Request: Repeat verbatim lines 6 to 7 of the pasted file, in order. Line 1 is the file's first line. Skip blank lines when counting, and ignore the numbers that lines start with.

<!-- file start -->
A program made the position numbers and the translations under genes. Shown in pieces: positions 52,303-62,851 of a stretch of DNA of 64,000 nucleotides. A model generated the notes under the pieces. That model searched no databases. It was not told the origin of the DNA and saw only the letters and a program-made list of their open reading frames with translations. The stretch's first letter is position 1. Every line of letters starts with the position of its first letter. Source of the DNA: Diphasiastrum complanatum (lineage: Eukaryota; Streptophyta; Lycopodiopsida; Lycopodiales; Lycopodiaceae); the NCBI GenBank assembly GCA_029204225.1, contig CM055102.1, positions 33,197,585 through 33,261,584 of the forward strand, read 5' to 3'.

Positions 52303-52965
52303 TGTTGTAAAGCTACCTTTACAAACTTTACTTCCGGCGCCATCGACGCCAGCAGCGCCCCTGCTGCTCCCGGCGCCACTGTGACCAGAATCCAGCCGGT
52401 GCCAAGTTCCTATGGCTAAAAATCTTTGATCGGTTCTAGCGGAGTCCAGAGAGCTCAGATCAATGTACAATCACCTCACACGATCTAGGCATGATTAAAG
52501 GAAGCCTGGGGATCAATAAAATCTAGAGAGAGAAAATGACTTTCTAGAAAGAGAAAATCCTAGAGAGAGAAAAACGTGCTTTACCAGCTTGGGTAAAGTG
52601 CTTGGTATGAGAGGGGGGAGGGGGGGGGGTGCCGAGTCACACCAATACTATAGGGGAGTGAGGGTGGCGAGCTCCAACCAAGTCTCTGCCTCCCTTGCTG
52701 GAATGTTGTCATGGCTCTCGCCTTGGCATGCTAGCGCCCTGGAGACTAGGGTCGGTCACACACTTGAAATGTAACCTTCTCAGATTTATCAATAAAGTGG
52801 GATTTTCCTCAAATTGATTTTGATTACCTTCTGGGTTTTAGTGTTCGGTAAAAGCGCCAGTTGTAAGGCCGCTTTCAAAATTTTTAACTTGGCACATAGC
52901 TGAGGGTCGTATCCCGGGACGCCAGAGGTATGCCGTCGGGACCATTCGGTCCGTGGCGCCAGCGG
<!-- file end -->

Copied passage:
52601 CTTGGTATGAGAGGGGGGAGGGGGGGGGGTGCCGAGTCACACCAATACTATAGGGGAGTGAGGGTGGCGAGCTCCAACCAAGTCTCTGCCTCCCTTGCTG
52701 GAATGTTGTCATGGCTCTCGCCTTGGCATGCTAGCGCCCTGGAGACTAGGGTCGGTCACACACTTGAAATGTAACCTTCTCAGATTTATCAATAAAGTGG